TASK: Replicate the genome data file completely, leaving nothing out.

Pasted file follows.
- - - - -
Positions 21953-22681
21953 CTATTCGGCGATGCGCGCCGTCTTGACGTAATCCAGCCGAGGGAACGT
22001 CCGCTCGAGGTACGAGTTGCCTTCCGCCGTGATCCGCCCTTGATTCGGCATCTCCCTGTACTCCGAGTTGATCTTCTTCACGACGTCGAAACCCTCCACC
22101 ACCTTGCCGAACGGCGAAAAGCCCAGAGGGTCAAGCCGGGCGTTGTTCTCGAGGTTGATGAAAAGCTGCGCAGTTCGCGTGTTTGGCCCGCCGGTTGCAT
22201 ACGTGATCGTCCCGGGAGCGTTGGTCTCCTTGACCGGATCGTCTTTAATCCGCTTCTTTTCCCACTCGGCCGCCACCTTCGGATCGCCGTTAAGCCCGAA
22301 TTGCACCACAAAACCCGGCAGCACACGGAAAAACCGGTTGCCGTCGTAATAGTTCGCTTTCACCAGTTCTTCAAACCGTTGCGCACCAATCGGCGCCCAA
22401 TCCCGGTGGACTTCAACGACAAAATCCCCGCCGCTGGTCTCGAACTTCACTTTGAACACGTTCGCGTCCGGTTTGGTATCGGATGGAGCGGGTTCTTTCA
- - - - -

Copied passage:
Positions 21953-22681
21953 CTATTCGGCGATGCGCGCCGTCTTGACGTAATCCAGCCGAGGGAACGT
22001 CCGCTCGAGGTACGAGTTGCCTTCCGCCGTGATCCGCCCTTGATTCGGCATCTCCCTGTACTCCGAGTTGATCTTCTTCACGACGTCGAAACCCTCCACC
22101 ACCTTGCCGAACGGCGAAAAGCCCAGAGGGTCAAGCCGGGCGTTGTTCTCGAGGTTGATGAAAAGCTGCGCAGTTCGCGTGTTTGGCCCGCCGGTTGCAT
22201 ACGTGATCGTCCCGGGAGCGTTGGTCTCCTTGACCGGATCGTCTTTAATCCGCTTCTTTTCCCACTCGGCCGCCACCTTCGGATCGCCGTTAAGCCCGAA
22301 TTGCACCACAAAACCCGGCAGCACACGGAAAAACCGGTTGCCGTCGTAATAGTTCGCTTTCACCAGTTCTTCAAACCGTTGCGCACCAATCGGCGCCCAA
22401 TCCCGGTGGACTTCAACGACAAAATCCCCGCCGCTGGTCTCGAACTTCACTTTGAACACGTTCGCGTCCGGTTTGGTATCGGATGGAGCGGGTTCTTTCA